WHOLENESS/order

Echoes: Creativity and Aristotle’s Potluck

By

As classic works become more familiar you find those ideas are anything but dead and gone. In fact, they have us surrounded. The ubiquity of ideas you’ve come to associate with Aristotle, Hobbes, Locke, Federalists or Antifederalists suggests those writers captured something fundamental about how we understand the world and ourselves. Our Echoes series attempts to capture these reverberations through time. Perhaps there is new insight to be seen by presenting the past to the present and vice versa. I recently read Imagine: How Creativity Works by Jonah Lehrer in an attempt to keep thinking creatively despite the doldrums of…

Read More

Seeing and Knowing

By

Or, you might be thinking, “seeing is believing.” Any survey of Politicolor quickly reveals a certain fascination with SEEING. But, here, seeing is not constrained by our… but is something of another (grey) matter. Our posts have asked what we know from what we see and how seeing changes how we think about what we know. That sentence could make you dizzy but that’s the point. There is an inextricable bond between what we see and what we know. Our previous investigations have involved reference to Cicero and Scipio’s Dream or Carl Sagan and astronauts. And sometimes both. We have…

Read More
Reading List: The Warmth of Other Suns

Reading List: The Warmth of Other Suns

By

If you’ve ever taught the Civil Rights Movement or even had a conversation about it, there’s a book you should read. The Warmth of Other Suns by Isabel Wilkerson reminded me of one of my favorite classroom moments talking about the Movement. It also made me re-think what I taught while I was there. First, that classroom moment… It was Black History month and two of my students asked to interview me about the Civil Rights Movement for the morning’s video announcement program. This was not an easy question for me. I was not a subscriber to these (sometimes) empty…

Read More

Politics on the Inside

By

No, we’re not talking about political insiders. Not those hideous creatures that live inside the much maligned Beltway. We’re talking about one man’s perspective on the truth about politics as he understands it through human experience. For rapper El-P, all politics is internal to one’s self or to mankind. In an interview on Sound Opinions, Jim DeRogatis and Greg Kot asked the rapper about the subversive or personalized politics they heard embedded in his music. Jim and/or Greg (I’ve been listening for years but can’t tell their voices apart) asserted that El-P’s music had captured something important about the “tenor…

Read More
Detroit’s Hiedelberg Project: Questions of liveliness at the edges & organized complexity

Detroit’s Hiedelberg Project: Questions of liveliness at the edges & organized complexity

By

It was like walking through a graveyard. We found ourselves talking in hushed tones or, mostly, not talking at all. Spookiest of all was the hope that still occupied the hollow spaces of the Hiedelberg Project. Horror and hope. Calling out from the empty houses, there was at once a community abandoned and a community committed to persevere. A four minute intro to the space that includes community voice and the artist, Tyree Guyton, who grew up in the neighborhood: Keith (Hobbes21), his family and mine walked through the Hiedelberg Project in Detroit enjoying the whimsy of giant polka dots…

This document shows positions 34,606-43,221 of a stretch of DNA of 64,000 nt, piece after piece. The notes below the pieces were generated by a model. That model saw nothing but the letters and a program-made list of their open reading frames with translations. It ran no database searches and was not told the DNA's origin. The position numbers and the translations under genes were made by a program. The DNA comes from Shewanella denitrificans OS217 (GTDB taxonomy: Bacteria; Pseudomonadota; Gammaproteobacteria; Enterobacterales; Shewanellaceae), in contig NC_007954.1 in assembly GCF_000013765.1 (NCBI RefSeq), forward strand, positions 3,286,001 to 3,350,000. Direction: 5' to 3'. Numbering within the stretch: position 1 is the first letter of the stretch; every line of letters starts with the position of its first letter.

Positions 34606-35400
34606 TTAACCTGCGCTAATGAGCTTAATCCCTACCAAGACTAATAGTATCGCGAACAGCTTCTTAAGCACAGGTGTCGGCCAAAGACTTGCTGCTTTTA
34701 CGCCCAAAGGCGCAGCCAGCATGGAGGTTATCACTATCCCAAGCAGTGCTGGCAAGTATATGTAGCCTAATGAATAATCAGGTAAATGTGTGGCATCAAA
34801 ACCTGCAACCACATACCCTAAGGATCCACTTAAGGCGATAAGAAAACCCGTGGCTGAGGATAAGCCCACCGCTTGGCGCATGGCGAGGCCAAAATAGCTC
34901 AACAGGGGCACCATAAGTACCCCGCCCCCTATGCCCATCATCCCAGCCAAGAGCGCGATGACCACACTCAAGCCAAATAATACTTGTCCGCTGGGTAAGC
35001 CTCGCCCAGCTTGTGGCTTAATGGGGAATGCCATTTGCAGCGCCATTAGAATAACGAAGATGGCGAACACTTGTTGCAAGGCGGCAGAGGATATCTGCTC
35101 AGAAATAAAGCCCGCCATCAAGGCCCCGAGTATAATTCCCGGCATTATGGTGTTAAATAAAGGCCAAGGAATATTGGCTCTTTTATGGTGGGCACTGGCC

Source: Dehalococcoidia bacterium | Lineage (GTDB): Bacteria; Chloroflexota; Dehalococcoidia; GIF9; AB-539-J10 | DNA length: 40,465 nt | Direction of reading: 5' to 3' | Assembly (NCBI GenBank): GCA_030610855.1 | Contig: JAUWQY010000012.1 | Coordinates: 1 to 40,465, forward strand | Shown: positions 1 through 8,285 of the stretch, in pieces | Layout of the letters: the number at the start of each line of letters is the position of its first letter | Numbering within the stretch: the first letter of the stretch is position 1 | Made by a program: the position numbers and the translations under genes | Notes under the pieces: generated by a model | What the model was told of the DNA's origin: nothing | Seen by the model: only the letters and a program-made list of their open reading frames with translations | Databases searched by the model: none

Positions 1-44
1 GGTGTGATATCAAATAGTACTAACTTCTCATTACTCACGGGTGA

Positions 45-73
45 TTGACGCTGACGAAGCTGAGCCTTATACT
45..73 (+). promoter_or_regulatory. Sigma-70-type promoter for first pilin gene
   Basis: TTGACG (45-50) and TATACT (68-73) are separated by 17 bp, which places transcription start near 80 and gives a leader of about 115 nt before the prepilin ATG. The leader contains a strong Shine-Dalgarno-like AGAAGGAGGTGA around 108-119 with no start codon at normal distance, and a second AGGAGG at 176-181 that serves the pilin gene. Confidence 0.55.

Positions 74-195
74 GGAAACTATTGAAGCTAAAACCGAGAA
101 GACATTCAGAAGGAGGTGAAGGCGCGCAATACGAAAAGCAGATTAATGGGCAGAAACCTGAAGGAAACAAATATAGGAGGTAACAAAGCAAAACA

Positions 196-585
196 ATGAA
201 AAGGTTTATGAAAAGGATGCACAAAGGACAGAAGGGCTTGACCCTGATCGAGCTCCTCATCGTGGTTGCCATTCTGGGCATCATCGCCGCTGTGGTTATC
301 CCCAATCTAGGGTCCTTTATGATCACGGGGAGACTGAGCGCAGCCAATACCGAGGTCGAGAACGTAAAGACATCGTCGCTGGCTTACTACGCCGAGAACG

Read More
Reading List: Longitude and How We Know

Reading List: Longitude and How We Know

By

We think KNOWING is so easy that we approach the unknowable with suspicion. Longitude by Dava Sobel and William J.H. Andrews is a worthwhile read if only to challenge the certainty of our suppositions. Modern precision is grounded in countless struggles with imprecision. Anyone who believes the modern world is a simple one should read Dava Sobel’s Longitude. Lucky for us, many of our modern luxuries make this historical puzzle of knowing your location an interesting story rather than a daily challenge. It’s as easy as an app on a smartphone, the right Google search string or clicking a city…

Read More
Citizen’s Conundrum: Dirt, Data and Digging Out

Citizen’s Conundrum: Dirt, Data and Digging Out

By

Now showing: “every utterance, every court filing, every public transaction, every burp, every miscue.” In an interesting read, Jack Shafer wonders about the state of our politics “now that we have dirt on everyone.” While some debate the power of the Internet to democratize even the most authoritarian regimes, we should consider its role in making our politics dirtier than ever. Shafer describes the shift by comparing a campaign’s opposition research to mining for gold: The past no longer matters to the political present the way it once did, because we have such better access to it today. Just 15…

Read More

Politics and Public Art

By

There’s something about public art that gets to the heart of Politicolor’s project. When Carlos Collejo offered a tour of L.A. murals to our National Academy group in 2009, he explained the people and the art meet in the streets through these works of art. In the short video, “The Battle for LA’s Murals,” a muralist suggests museums are for dead people. While that might be a bit extreme, the art we saw on the mural tour was electrified with what a community aspired to and accomplished alongside the challenges they faced, the conflicts they still carried on their shoulders…

Read More